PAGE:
An Interview With Spencer Brod — Frontman From LA Band ‘Spectacle’
Spectacle is a fiercely original new band from Los Angeles and their music is fresh, independent and upbeat. Their live performances are dark, theatrical, but fun and are guaranteed to bring the audiences to their feet. The band consists of independent filmmaker, Spencer Brod (vocals), Murv Douglas (bass) of “PowerMan 5000”, “Lords of Acid” and “Voodoo Kung Fu”, Kenny Pierce (drums) formerly of “Soul” and world-class guitarist, Dario Comuzzi. We sat down with frontman Spencer Brod, to find out a little more about the bands singer/songwriter.
Explain a little bit about yourself- where you are from.
I was born in Riverside, Connecticut and sent to boarding school at The Lawrenceville School after my folks divorced, then moved to Denver, Colorado for college. I started two casinos in Black Hawk, Colorado, married a Russian woman, lived in France and Dubai. Then I moved to LA in 2011 to pursue my artistic goals.
What made you decide to turn to music?
It started with piano lessons from an early age, I’ve loved singing since elementary school and became infatuated with playing guitar by high school. I grew up with literally music pulsing through my veins (think Tom Cruise’s dance scene in Risky Business). It was my escape and my ticket to another world. As I started writing my own songs, I experimented with many genres, reggae, heavy rock, punk rock, folk music, and all sorts of other styles. I love listening to different stuff, it’s like experimenting with different spices in cooking. I have written close to 40 songs to date and I regularly post them on SoundCloud and perform them live around Los Angeles. Definitely come and check out one of our shows!
What has the biggest shock been so far, since you started your musical career?
How hard it was to really launch projects. Many lessons can only be learned by trial and error, so you end up trying many things that ultimately do not work out — how it was like herding cats with talented artists. Everyone has great ideas, so it becomes difficult making final choices and at the same time, making everyone feel included in the process. Also, how it is so difficult to bring things into reality starting from scratch. One person can only do so much, so it is a lot of convincing people that you are committed to your vision, but once you start achieving momentum of course, folks start jumping aboard and that’s the exciting part.
Who are some of your influences, musically or personally?
Some of my influences are Pink Floyd, Bob Dylan, The Cure, 21 Pilots, Muse, Radiohead, Mumford and Sons Queens of the Stone Age, Talking Heads, Neil Young, so many…personally, I am deeply motivated to create compelling music — music of substance, of intelligence, and any voice or personality who is strong enough to break through the noise, I take notice. I try to understand where they are coming from.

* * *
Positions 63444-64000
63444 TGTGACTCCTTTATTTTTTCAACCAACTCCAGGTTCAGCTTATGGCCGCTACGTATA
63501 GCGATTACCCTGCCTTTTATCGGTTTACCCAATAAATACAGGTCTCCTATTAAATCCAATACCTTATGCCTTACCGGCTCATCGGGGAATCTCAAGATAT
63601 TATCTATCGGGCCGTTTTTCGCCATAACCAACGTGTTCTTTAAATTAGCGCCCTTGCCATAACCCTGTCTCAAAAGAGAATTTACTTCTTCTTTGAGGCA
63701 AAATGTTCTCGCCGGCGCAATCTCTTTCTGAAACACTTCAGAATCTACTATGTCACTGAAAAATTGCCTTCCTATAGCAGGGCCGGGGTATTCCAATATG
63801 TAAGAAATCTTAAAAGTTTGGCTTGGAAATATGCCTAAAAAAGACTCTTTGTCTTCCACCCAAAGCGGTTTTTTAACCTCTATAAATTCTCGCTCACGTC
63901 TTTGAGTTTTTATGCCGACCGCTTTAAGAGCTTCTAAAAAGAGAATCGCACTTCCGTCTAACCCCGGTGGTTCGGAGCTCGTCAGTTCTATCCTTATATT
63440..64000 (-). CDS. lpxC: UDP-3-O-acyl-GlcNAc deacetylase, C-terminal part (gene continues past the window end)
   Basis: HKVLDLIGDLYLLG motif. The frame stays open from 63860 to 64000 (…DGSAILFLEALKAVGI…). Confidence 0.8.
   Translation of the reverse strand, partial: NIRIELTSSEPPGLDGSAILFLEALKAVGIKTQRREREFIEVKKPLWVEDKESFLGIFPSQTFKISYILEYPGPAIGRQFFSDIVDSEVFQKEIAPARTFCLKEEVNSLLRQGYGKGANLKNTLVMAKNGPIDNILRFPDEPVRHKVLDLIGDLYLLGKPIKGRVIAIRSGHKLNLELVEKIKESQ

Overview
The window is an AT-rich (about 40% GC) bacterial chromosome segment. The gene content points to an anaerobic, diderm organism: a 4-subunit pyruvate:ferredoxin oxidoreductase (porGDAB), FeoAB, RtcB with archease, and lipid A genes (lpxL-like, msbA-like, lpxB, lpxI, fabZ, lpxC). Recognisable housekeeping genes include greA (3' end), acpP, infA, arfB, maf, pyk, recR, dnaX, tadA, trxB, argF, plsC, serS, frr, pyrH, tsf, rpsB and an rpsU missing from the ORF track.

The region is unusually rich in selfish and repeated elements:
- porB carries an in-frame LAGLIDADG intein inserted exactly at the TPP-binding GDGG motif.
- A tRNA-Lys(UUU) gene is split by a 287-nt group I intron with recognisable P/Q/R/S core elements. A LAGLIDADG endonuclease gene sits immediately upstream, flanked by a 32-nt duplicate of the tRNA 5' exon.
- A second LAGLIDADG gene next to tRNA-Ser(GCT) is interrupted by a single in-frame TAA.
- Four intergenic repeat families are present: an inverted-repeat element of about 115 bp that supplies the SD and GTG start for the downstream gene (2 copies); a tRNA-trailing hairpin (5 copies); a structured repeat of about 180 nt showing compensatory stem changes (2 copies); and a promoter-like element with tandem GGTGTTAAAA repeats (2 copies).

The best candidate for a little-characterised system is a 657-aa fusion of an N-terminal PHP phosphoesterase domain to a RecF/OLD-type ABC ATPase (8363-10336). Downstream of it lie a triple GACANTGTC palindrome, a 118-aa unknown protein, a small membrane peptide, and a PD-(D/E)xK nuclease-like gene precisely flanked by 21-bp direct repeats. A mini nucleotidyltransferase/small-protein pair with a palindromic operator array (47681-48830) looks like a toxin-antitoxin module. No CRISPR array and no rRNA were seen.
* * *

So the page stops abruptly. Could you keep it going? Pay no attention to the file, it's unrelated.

What is your idea of the overall image as a whole?
Spectacle’s energy currently strikes me like a pop-punk, upbeat New Orleans, Phantom of the Opera Masquerade, funeral, deep, dark, brooding, real, gritty, but upbeat, and strong. The visual style is really fun with the white on our bodies almost acting as a “screen” to paint shadows and color with the lights. There are so many directions we can take it that I look forward to pushing this aesthetic into dark artistic realms. Concert promoters love our approach because of the theatrical qualities.
Do you have any kind of message that you are trying to convey through your music?
People empowerment, truth through the lies, stand up and fight back. I wrote a lot of folky punk rock stuff, I’m not a big fan of fascism, police violence, and endless war, so it comes out in the tunes. There is a lot of spiritual growth and empowerment material.
Do you currently have any plans to tour?
Yes, as Spectacle picks up momentum, we are looking forward to gearing up to go on the road in support of our upcoming EP.
What do you think of the current state of the music industry and what would you do to help it or change it?
It’s great the fact that artists no longer need major record labels to get big, thanks to social media, but also horrible that truly vapid, empty, horrible crap is being propped up and sold at alarming rates. People are getting dumbed down by corporate America and so less appreciative of quality music.
What is your view on downloading music?
I have downloaded some music, but not tons of it. I listen to music mostly on youtube or over live radio.
What is one of the hardest things you have had to overcome in your life so far?
My parents divorcing when I was at the age of 7 has had serious lifelong implications, for myself, my brother and my two sisters. As the youngest, I think that I was effected the least and it made me very self-sufficient from a young age because I realized very early on, that I had to depend on myself to survive.
What’s in your CD player right now?
CD player? What’s a CD player?
What do you do when you aren’t busy making music?
Making money, paying bills, building the company, hanging with family.
What is most important to you in your life?
True living! Lliving an unforgettable experience, whatever that means on any given day and living with everything I am.
Where do you hope to be and to have accomplished in five or ten years from now?
Lots of performances all around the world. Collaborating with talented artists in music, fashion and film. Running a multi-million dollar production company and vacationing to areas way off the grid.
Anything else you would like to add? Perhaps a message to the fans?
Spectacle is about to take over the world. Buckle up!
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